States Develop Programs to Reduce Cyclist Deaths

By Charles Pekow

Idaho Develops Bike Safety PSAs

Cycling West - Cycling Utah Magazine logoThe good news: traffic deaths are down nationally. The bad news: pedestrian deaths are rising. So reports the Governors Highway Safety Association in its annual Spotlight on Highway Safety report, Pedestrian Traffic Fatalities by State: 2018 Preliminary Data. The report (https://www.ghsa.org/sites/default/files/2019-02/FINAL_Pedestrians19.pdf) says that the number of pedestrian deaths rose 40 percent over the previous decade nationwide. The report does not give figures on bicyclist casualties, though.

So what can be done? In 2015, Congress enacted a $70 million/year National Priority Safety Program, Section 405(h) Nonmotorized Safety, which provides grants for projects that reduce bicyclist and pedestrian fatalities. States can use funds for public education and for police training and enforcement.

The report suggests “Congress could provide states more flexibility in the kinds of programs these funds can be used for, such as public education on safe bicyclist and pedestrian practices generally, not just traffic laws, on the safe use of infrastructure, to aggregate more data on non-motorized safety, and to expand programs to more classes of non-motorized road users.” (The law was passed before the popularity of e-bikes and scooters.)

A few states, meanwhile, have taken the initiative to use federal funds to reduce cyclist casualties, the report documents.

The Idaho Office of Highway Safety sent money to the Idaho Walk Bike Alliance to develop PSAs about walking and bicycling safety in Idaho. The Alliance is working on two 60-second public service announcements it plans to offer on social media, one dealing with bicyclist behavior, the other motorist behavior, Alliance Executive Director Cynthia Gibson said in an interview.

The motorist spot explains how to share roads with other users, telling them to give bicyclists plenty of room and what to expect when turning right and a cyclist occupies the corner. The bicyclist video describes Idaho law that allows cyclists to treat stop signs as yield signs and red lights as stop signs they can go through after stopping if no cross traffic appears.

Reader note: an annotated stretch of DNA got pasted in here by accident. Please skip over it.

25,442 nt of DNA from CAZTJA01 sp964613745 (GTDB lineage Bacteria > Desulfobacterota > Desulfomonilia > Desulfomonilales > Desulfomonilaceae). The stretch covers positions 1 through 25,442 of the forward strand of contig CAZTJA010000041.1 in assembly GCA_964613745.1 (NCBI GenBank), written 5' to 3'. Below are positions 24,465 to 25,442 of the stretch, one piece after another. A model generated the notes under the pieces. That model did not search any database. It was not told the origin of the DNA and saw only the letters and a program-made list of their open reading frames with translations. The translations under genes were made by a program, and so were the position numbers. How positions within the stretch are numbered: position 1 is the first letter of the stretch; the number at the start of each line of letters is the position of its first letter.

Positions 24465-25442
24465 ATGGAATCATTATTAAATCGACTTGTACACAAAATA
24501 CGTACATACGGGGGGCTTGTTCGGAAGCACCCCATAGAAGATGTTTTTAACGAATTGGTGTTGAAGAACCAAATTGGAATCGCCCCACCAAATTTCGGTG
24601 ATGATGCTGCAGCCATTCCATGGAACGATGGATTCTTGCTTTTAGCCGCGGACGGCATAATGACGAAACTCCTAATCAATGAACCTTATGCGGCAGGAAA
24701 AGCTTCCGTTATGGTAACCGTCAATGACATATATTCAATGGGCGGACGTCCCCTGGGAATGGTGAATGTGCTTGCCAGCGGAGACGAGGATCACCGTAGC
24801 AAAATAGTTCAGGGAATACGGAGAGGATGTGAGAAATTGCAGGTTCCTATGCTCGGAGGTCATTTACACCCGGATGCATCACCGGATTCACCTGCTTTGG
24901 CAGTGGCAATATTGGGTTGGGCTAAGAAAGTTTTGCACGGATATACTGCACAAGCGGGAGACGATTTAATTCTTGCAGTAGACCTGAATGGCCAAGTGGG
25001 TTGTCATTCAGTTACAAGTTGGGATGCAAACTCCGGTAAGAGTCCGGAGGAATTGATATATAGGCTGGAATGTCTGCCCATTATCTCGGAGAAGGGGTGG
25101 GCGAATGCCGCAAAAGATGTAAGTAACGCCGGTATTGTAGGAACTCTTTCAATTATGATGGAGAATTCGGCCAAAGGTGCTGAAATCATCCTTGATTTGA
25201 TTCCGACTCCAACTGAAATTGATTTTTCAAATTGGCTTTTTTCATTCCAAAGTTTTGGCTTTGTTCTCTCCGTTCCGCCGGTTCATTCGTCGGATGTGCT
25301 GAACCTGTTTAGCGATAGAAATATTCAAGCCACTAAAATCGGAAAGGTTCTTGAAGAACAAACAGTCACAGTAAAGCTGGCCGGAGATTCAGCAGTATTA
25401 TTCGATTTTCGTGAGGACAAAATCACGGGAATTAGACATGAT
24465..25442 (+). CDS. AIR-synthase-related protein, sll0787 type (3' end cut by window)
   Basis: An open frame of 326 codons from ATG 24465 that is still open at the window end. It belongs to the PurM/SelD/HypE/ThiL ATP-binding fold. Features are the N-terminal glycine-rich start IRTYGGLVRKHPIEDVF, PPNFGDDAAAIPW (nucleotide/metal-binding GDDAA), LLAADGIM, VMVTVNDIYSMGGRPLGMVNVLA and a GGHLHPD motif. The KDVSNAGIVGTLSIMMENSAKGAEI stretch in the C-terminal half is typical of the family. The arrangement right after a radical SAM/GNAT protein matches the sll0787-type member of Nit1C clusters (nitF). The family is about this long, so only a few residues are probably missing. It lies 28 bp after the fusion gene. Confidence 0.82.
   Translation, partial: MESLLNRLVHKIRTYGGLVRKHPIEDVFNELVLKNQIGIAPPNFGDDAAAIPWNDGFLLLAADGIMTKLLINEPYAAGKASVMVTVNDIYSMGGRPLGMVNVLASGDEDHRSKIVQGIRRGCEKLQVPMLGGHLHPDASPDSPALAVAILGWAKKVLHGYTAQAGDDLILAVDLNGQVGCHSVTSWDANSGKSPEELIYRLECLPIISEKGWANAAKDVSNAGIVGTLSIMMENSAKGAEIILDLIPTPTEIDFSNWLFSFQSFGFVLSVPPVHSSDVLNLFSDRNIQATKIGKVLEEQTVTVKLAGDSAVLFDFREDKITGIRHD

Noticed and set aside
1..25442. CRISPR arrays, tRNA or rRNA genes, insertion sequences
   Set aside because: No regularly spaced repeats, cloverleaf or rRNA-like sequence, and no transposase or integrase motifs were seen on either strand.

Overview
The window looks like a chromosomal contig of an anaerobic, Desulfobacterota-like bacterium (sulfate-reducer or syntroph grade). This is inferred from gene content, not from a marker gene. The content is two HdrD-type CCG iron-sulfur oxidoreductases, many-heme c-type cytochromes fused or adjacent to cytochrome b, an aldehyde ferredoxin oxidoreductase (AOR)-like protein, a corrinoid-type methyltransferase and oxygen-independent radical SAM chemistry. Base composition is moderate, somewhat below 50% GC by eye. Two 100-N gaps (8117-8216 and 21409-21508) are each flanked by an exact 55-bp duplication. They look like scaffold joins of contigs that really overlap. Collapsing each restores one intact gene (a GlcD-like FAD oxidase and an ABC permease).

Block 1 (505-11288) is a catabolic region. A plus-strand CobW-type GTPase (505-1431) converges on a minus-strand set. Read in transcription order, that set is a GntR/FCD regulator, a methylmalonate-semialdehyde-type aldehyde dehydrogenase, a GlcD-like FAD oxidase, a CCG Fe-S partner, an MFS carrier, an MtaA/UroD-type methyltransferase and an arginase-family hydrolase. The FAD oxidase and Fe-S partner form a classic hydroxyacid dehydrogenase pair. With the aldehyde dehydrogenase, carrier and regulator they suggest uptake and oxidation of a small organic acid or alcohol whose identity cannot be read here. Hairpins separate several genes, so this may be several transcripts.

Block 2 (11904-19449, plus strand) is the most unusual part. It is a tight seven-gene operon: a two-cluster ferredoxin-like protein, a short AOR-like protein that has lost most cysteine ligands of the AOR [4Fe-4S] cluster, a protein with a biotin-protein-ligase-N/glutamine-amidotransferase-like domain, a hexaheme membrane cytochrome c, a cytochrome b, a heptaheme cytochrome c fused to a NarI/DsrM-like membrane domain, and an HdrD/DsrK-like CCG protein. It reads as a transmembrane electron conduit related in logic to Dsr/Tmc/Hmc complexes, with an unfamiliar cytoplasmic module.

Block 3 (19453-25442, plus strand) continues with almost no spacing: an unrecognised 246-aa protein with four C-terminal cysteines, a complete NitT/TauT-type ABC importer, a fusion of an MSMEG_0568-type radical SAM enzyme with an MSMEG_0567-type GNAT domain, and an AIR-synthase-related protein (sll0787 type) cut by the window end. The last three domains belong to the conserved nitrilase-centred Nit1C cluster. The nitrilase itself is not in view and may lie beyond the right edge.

The Alliance says the cyclist spot may be available in May and the motorist one this summer to distribute on social media. If it gets funding, it would like to air them on TV. “That's our goal but we don't have that kind of money,” Gibson says. They'll first appear in the Boise area, but “we are working with advocacy groups and bike shops around the state” to distribute the videos, she says. “We're expecting that once we release them, a lot of people will post and share them. We think it will happen pretty quickly.”

While the cyclist video deals specifically with Idaho law, the more generic motorist one could be useful in other states, she says.

Elsewhere, Massachusetts funded 84 local police departments to conduct overtime bike safety patrols. The state allowed the recipients to buy equipment such as crosswalk markers, signs, traffic cones and even helmets.

The Florida Department of Transportation's Pedestrian and Bicycle Safety Coalition developed a that addresses the safety issue on multiple fronts: legislation, education, locating dangerous locations and building infrastructure (https://www.fdot.gov/safety/2a-programs/bicycle-pedestrian.shtm).

Indiana uses State and Community Highway Safety Grant Program funds from the National Highway Traffic Safety Administration (https://www.nhtsa.gov/highway-safety-grants-program) for a pedestrian and bicycle safety program.

South Carolina's Office of Highway Safety & Justice Programs works with the State Highway Patrol on a Target Zero campaign. Community relations offers give about 700 presentations a year at places such as fairs to warn people about vulnerable roadway users. It also places billboards around the state warning motorists to look out for them.

Virginia uses broadcast advertising in English and Spanish and places notices on bus shelters and on buses in the Washington DC suburbs to warn drivers to watch out for cyclists.

A number of localities around the country are addressing the issue through Vision Zero campaigns that set goals to reduce accidents and involve multiple offices (chief executive, police, public health, transportation). See visionzeronetwork.org.

 

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